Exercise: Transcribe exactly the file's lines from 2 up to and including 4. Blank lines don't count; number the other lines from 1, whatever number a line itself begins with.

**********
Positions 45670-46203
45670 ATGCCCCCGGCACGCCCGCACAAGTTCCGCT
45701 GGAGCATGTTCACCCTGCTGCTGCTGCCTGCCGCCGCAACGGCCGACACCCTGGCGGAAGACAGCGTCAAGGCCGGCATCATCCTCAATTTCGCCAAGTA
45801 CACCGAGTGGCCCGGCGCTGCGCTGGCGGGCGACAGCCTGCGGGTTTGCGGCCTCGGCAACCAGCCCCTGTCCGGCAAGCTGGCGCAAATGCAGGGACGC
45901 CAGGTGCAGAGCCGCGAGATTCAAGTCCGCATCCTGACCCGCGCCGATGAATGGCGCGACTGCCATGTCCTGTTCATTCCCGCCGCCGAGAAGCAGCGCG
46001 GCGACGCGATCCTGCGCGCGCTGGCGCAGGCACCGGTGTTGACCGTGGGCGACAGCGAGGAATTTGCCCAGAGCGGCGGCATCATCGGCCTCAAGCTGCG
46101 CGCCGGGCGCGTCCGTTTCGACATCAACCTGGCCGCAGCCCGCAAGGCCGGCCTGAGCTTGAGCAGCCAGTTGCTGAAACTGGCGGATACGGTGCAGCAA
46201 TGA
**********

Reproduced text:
45670 ATGCCCCCGGCACGCCCGCACAAGTTCCGCT
45701 GGAGCATGTTCACCCTGCTGCTGCTGCCTGCCGCCGCAACGGCCGACACCCTGGCGGAAGACAGCGTCAAGGCCGGCATCATCCTCAATTTCGCCAAGTA
45801 CACCGAGTGGCCCGGCGCTGCGCTGGCGGGCGACAGCCTGCGGGTTTGCGGCCTCGGCAACCAGCCCCTGTCCGGCAAGCTGGCGCAAATGCAGGGACGC